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Adaptation Review

By Shawn McKenzie 12/23/2002

The team of screenwriter Charlie Kaufman and director Spike Jonze is slowly starting to become the most unique movie-making team in Hollywood.  Being John Malkovich was very weird because it told a fictional tale of people living out fantasies through the body of a real actor.  If you thought that was weird, their new movie, Adaptation, blends reality and fiction even further.

Charlie Kaufman (Nicolas Cage) is a screenwriter with very low self-esteem.  The Hollywood community has lauded him for his Academy Award nominated first screenplay, Being John Malkovich, but he is having trouble with his follow-up script.  His latest project, adapting author Susan Orlean's (Meryl Streep) novel, The Orchid Thief, into a screenplay, is giving him a lot of stress.  To make matters worse, he is getting pressure by studio executive Valerie (Tilda Swinton) and his agent, Marty (Ron Livingston), to finish it as soon as possible.  Making matters even worse than that is that his more confident twin brother, Donald (Cage also), has decided to take up screenwriting too.  Donald’s style of screenwriting clashes with Charlie’s style, because Donald’s style seems to be too clichéd and generic.  Donald thinks he has got a knack for writing, after having gone to classes by screenwriting expert Robert McKee (Brian Cox.)  After starting on his own screenplay, a thriller he calls The 3, it seems to flow out of him.  Donald not only has more writing confidence than Charlie, but he also has no problem with women, whether it's Amelia (Cara Seymour) or make-up artist Caroline (Maggie Gyllenhaal.)  As Charlie attempts to write this story about orchids that he believes isn't filmable, we see flashbacks of Susan at work at the New Yorker writing her book.  We also see flashbacks even further back where she interviews and eventually falls in love with her subject, John Laroche (Chris Cooper), the orchid thief from the title.  Time is running out, so a desperate Charlie tries a variety of ways of finishing his script, ranging from finally meeting Susan to actually writing himself and his brother into the story.  He finds himself breaking every rule he thinks makes a good screenwriter.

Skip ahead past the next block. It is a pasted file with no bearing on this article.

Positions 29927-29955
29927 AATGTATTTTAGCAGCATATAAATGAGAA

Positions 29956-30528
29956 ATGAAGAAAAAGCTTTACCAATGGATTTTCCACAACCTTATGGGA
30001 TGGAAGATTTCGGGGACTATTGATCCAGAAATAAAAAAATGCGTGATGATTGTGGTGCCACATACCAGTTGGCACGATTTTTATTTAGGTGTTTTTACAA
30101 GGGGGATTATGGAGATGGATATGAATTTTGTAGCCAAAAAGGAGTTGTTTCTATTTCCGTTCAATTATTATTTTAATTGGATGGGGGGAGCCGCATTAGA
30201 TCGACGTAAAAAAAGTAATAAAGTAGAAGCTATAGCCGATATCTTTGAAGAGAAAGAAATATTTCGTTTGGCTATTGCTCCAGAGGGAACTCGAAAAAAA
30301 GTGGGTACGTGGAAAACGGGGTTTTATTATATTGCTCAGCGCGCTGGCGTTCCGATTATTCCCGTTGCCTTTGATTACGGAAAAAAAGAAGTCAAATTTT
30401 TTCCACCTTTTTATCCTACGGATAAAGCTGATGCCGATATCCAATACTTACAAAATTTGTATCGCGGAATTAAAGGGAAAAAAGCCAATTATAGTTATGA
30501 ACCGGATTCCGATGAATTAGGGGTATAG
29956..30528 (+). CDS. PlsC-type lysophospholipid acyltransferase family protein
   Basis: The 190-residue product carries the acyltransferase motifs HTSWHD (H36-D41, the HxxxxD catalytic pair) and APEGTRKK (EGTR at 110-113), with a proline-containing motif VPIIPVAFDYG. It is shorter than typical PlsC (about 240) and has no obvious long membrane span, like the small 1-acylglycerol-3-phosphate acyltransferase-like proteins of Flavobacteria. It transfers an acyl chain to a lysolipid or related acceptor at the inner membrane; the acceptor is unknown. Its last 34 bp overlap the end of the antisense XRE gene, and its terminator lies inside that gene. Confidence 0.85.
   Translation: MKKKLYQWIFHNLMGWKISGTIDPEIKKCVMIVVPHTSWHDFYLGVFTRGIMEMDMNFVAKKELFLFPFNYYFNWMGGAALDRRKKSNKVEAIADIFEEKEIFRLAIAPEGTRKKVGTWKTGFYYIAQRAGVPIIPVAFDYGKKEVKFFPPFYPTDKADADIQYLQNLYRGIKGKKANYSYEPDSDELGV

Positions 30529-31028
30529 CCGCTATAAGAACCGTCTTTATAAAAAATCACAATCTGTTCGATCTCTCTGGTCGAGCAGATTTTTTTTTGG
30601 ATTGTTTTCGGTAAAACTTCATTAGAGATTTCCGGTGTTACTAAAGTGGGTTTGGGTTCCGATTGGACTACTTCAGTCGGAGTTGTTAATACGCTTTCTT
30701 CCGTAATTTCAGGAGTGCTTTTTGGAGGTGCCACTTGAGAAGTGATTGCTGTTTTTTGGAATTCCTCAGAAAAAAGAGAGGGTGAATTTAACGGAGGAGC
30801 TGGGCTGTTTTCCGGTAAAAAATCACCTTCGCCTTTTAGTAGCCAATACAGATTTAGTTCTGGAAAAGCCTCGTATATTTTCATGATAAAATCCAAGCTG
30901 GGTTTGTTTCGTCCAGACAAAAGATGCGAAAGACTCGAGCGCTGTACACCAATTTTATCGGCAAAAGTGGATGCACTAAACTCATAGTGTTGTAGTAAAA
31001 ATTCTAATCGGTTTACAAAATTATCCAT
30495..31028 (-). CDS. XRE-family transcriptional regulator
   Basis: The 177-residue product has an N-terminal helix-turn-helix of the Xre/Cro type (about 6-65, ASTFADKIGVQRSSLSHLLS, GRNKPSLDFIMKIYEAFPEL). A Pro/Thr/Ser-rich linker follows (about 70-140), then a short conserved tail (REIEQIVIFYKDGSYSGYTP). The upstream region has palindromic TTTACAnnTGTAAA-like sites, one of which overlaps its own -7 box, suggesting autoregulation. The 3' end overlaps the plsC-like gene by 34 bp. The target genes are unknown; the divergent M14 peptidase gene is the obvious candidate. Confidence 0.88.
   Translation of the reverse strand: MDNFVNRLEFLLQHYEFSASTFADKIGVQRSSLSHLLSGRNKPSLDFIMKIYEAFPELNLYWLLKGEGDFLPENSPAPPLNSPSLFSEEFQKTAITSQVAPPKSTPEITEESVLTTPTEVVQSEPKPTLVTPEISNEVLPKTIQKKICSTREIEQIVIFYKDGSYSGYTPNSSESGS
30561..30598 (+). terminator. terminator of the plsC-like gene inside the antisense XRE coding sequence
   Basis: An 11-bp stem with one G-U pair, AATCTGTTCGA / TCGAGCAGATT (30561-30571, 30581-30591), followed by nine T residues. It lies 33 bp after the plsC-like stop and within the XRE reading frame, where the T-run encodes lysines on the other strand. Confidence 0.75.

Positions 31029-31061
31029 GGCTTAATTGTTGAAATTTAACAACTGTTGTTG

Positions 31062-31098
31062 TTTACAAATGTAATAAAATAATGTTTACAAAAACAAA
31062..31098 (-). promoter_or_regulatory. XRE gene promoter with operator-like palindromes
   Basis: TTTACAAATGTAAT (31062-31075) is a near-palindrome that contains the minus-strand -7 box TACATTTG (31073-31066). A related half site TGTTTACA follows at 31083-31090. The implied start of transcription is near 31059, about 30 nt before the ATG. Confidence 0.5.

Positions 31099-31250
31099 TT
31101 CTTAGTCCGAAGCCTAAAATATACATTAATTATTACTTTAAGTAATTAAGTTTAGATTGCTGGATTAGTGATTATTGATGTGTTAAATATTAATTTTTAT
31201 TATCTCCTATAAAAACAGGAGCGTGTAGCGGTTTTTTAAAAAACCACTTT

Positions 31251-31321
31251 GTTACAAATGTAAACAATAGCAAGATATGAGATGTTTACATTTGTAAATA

How is Adaptation weirder than Being John Malkovich?  First, Charlie does end up writing himself and his brother into his screenplay, just like the screenwriter in the movie does. Kaufman’s obvious frustration must have drove him crazy, because he ended up with one of the most creative screenplays in years just by adapting not only a novel, but the actual process of adapting a novel.  The movie was so…about itself, from the movie rights optioning process to everyone wondering who was going to play them in the movie.  It was so creepy in its self-referencing that I started wondering who was going to play me going to the theater to see the movie!  Second, Kaufman went to the hilt towards fictionalizing real people, but also flipped that around by giving real credit to fictional people.  What am I talking about?  Adaptation is credited to Charlie and Donald Kaufman.  The thing is…Donald Kaufman does not and has never existed!  The screenplay was recently nominated for a Golden Globe, which might be the first time a fictional character has ever gotten a real nomination for an award (it will be really trippy if "Donald" gets an Oscar nomination.)  I would tell you other ways in which Kaufman carries out this weird world of reality, but it would give away the ending (let’s just say, stay until the end of the credits and read some of the thank you’s, quotes, and tributes.)

Okay, aside from the head trip this movie gives you, how is it otherwise?  It is very good.  Cage is really good as a man who you could almost say is suffering from a multiple personality disorder (if it weren’t for the fact that other people interact with both "brothers.")  Streep, as usual, is excellent, and I wondered how she felt portraying a real person, but in a way that obviously isn’t like the real person.

This movie unfortunately is going to confuse a lot of people, especially people unfamiliar with Kaufman.  I highly recommend watching Being John Malkovich before seeing this movie.  That way you will better understand the movie-making style that you will see in Adaptation.  Also, keep in mind that, though this is a portrayal of actual events, many of them are obviously fictional (I think you will know which ones.)  Finally, keep in mind that "Donald" is not a real person.  Think of him as the self-assured side of Charlie.

Adaptation is one of the weirdest, most creative movies about movie making that I’ve ever seen.  I would put it up with the highly creative Wes Craven’s New Nightmare as one of the best mixes of fiction and reality ever filmed.  (In case you forgot, New Nightmare was about the fictional Freddy Krueger entering the real world and killing off the creators and actors from his previous films.)  If you go into the movie with the knowledge of what is real and what isn’t, I think you will really love this film.


Get the original soundtrack score composed by Carter Burwell, which also includes a Fatboy Slim remix of the title theme and the Turtles 1967 hit "Happy Together":

Get the novel Charlie Kaufman goes crazy trying to adapt:

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Catch this movie at the theater if you can...

Wait until it comes out on video...

Wait until it plays on HBO, Showtime, Starz, etc...

Demand your money back, even if you saw it for free!

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